Scales of Injustice?



What does one post-graduate living in Manchester have in common with 528,000 other people in the country?

He's a private renter under the age of 35.

Like a further 213,000 of private tenants last year, Georges complained to his landlord because of the state of the property and in doing so, faced potential retaliatory eviction.

Like the large majority of tenants affordability was a factor that led to him being a part of a house share.


During the course of their 9 month Assured Short-hold contract Georges and his house-mates witnessed their landlord commit fraud, ignore local authority interventions, fail to complete repairs, and finally lose the property as it was repossessed by the bank.

 The 11 million people privately renting in the UK today face similar problems to Georges and his fellow tenants.

The extent is highlighted by the 2014 English Housing Survey's findings that 4.4 million households or 30% of the known rented sector fall below the Government's own Decent Homes Standard.

We often hear the term 'rogue' landlord in the media. Yet the term in the context of private renting is misleading.

How can one be defined as 'rogue' in a sector which has so little controls, a sector in which our own government cannot reliably quote, leave alone monitor, the numbers of operative landlords? The unknown quantities that define the rented sector can only be touched upon through the English Housing Survey and research via organisations such as Shelter and Crisis.

In any event, figures on the sector are at best estimates of an avowedly 'diverse market' that encourages every kind of investor-speculator, with ever-decreasing moderators. A prime example is how local authorities powers to enforce were further reduced and compromised under the ConDem Government.

Rogues are defined as an 'unprincipled, deceitful, and unreliable person'. Or as someone 'operating outside normal or desirable controls'.

Therein lies the problem, not with the individual 'rogue' landlord, but with the Private Rented Sector as a whole, which continues to devolve into an ever more 'unreliable'system with ever fewer 'desirable controls'.

Case in point: if I bought a house tomorrow, and let it out as an investment, I could legally do the least amount necessary to educate myself on how to run the house safely. I would not need to conduct electrical safety checks on the property. I could even get away without annual gas certificates, if my tenant didn't notice or complain. If the house had a damp problem that might cause asthma or pneumonia in my tenants, I wouldn't need to declare that.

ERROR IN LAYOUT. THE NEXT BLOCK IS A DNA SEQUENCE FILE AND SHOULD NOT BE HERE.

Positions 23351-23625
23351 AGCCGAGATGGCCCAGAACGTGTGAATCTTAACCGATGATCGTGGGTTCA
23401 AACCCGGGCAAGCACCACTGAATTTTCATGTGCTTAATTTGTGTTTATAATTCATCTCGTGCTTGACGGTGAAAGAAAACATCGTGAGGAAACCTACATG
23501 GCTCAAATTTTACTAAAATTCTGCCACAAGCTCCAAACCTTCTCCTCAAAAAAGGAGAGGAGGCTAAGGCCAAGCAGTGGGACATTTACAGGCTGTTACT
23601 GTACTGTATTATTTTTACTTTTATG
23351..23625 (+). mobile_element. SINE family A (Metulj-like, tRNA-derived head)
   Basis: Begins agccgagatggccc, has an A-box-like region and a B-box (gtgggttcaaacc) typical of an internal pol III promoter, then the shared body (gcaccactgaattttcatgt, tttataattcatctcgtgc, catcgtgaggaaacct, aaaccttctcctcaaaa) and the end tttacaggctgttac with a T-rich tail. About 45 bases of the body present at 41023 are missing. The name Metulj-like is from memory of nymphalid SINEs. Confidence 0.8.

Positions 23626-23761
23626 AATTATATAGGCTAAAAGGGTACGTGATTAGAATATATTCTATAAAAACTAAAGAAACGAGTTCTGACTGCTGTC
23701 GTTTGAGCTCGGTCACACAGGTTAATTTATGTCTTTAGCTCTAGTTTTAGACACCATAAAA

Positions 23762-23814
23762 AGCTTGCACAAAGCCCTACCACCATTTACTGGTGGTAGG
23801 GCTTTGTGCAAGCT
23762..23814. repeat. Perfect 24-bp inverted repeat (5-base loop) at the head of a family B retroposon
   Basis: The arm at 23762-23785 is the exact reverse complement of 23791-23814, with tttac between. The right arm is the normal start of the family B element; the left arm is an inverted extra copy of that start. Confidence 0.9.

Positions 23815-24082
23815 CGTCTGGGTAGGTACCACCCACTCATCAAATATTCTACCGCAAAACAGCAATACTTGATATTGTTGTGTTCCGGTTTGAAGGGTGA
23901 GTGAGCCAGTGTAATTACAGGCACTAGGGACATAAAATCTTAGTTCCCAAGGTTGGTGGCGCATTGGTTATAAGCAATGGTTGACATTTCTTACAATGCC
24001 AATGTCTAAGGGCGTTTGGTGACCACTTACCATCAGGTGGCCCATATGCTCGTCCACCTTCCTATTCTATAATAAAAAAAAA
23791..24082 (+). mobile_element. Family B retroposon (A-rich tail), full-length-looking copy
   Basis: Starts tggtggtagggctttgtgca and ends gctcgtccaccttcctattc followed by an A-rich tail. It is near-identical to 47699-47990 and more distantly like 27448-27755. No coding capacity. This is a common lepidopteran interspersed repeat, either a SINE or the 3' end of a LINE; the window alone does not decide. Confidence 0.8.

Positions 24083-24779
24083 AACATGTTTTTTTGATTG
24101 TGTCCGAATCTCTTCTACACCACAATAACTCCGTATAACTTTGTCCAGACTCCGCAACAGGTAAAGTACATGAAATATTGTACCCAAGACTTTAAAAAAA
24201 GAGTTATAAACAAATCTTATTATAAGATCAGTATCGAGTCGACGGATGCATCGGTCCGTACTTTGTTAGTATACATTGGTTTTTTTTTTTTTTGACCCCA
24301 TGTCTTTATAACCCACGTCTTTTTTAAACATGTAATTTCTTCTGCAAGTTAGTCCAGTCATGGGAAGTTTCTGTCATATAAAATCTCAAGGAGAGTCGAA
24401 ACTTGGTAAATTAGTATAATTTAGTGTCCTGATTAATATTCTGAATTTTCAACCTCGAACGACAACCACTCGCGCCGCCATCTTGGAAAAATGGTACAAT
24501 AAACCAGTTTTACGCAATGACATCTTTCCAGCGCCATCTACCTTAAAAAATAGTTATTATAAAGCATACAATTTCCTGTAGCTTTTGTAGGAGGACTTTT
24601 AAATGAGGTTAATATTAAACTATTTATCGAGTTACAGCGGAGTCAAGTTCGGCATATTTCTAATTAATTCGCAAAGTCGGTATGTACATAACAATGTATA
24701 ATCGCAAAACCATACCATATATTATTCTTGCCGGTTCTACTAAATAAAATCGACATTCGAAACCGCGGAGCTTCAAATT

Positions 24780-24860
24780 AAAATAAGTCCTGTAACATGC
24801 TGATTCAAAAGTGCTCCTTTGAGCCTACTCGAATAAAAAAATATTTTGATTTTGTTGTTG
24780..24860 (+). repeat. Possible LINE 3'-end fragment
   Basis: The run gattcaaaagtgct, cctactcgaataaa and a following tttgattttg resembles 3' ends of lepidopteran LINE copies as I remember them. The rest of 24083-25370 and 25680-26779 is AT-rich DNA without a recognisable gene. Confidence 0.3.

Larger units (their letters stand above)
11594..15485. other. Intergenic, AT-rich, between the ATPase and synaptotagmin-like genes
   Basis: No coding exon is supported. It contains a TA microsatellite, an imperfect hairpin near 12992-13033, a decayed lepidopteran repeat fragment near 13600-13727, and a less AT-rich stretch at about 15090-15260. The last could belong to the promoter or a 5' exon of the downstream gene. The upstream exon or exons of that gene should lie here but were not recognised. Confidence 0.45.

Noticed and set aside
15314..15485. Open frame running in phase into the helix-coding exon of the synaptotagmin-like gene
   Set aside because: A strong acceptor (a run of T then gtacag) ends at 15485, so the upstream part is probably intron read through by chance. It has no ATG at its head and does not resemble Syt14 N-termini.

While I can declare myself a business, and enjoy the tax breaks that accompany this status, I don't have to join any accredited professional bodies. I don't have to sign up to a registry such as Company House, as I would legally do if I declared myself a trading entity in any other industry.

Any protection I offer my customer, the tenant, comes in bare minimum form of an assured short hold tenancy contract. This can be six months or a year in length, and I can ask my tenant to leave with only eight weeks notice, if I decide to re-mortgage or put rents up.

Letting agencies encourage the 'renewal' of the tenancy contract every six months, maximising the amount of profit they and I can make, through renewal fees to the tenant, and through an opportunity to raise rents at each bi-annual 'renewal'.

The 10% wear and tear tax relief I receive to allow me to maintain my property and keep it up to a minimum decent standard is not policed, so who knows what I spend it on?

This is just a working example of how heavily weighted the private rented sector is, in favour of the 'investor' landlord.

There is little to accommodate the other investor in the picture, the tenant.

Yet when demand exceeds supply, the tenant can only invest their money in riskier and worse returns as choices narrow and prices rocket. 

To have shelter is a human necessity, no less a human right. Yet the machinations of the UK's private rented sector can take away that right within a matter of weeks, render tenants bankrupt, homeless and isolated. 

A tenant is a customer, but most of all a human-being. The dehumanizing language used by landlords about their tenants can be found on member forums such as this one, belonging to an Accredited Professional Body.

The National Housing Federation recently stated that 'during the general election, the housing crisis was barely mentioned and yet over a million children live in overcrowded accommodation. We're now building fewer houses than at any point since the Second World War. There are now 4.5 million people in housing need.'

This cultural denial and disconnect from the housing crisis was finally bridged in the run up to this General Election as Generation Rent's Director notes; however, paying lip-service isn't the same as delivering effective policy.

So tenants, campaigners, and pressure group's efforts must start from the grass-roots, upwards.

In every other commercial sector the consumer has more rights than a renter.

The only difference between Georges and the other millions of renters out there, is that he called for change and exercised his right to contest the illegality's he was being subjected to.

The Langdale Gallery Campaign, set to continue for a third installment of events this summer, was borne of Georges refusal to remain silenced by the threat of eviction and by his resolve to challenge a broken housing system.

For more information about how you could help campaign locally contact us.

Go to the social media page for more information on the Langdale Gallery Campaign

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